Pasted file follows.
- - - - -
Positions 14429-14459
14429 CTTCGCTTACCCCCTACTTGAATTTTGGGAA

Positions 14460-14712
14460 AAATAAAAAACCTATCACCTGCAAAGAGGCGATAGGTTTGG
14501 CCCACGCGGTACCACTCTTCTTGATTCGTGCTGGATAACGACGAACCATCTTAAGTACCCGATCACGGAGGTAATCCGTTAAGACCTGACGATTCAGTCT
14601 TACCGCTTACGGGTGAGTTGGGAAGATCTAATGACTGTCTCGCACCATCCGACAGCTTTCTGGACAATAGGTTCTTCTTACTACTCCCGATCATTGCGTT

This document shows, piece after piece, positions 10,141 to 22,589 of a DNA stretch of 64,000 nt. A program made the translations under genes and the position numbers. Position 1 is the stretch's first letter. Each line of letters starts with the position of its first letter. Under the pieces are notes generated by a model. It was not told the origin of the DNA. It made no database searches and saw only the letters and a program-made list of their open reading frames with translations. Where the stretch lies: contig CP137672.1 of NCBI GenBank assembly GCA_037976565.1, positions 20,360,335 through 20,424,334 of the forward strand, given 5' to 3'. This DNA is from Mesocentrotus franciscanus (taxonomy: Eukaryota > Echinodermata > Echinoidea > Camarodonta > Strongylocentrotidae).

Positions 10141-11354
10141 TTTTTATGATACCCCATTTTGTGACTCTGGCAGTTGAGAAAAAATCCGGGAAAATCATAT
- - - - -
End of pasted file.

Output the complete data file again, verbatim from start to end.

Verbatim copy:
Positions 14429-14459
14429 CTTCGCTTACCCCCTACTTGAATTTTGGGAA

Positions 14460-14712
14460 AAATAAAAAACCTATCACCTGCAAAGAGGCGATAGGTTTGG
14501 CCCACGCGGTACCACTCTTCTTGATTCGTGCTGGATAACGACGAACCATCTTAAGTACCCGATCACGGAGGTAATCCGTTAAGACCTGACGATTCAGTCT
14601 TACCGCTTACGGGTGAGTTGGGAAGATCTAATGACTGTCTCGCACCATCCGACAGCTTTCTGGACAATAGGTTCTTCTTACTACTCCCGATCATTGCGTT

This document shows, piece after piece, positions 10,141 to 22,589 of a DNA stretch of 64,000 nt. A program made the translations under genes and the position numbers. Position 1 is the stretch's first letter. Each line of letters starts with the position of its first letter. Under the pieces are notes generated by a model. It was not told the origin of the DNA. It made no database searches and saw only the letters and a program-made list of their open reading frames with translations. Where the stretch lies: contig CP137672.1 of NCBI GenBank assembly GCA_037976565.1, positions 20,360,335 through 20,424,334 of the forward strand, given 5' to 3'. This DNA is from Mesocentrotus franciscanus (taxonomy: Eukaryota > Echinodermata > Echinoidea > Camarodonta > Strongylocentrotidae).

Positions 10141-11354
10141 TTTTTATGATACCCCATTTTGTGACTCTGGCAGTTGAGAAAAAATCCGGGAAAATCATAT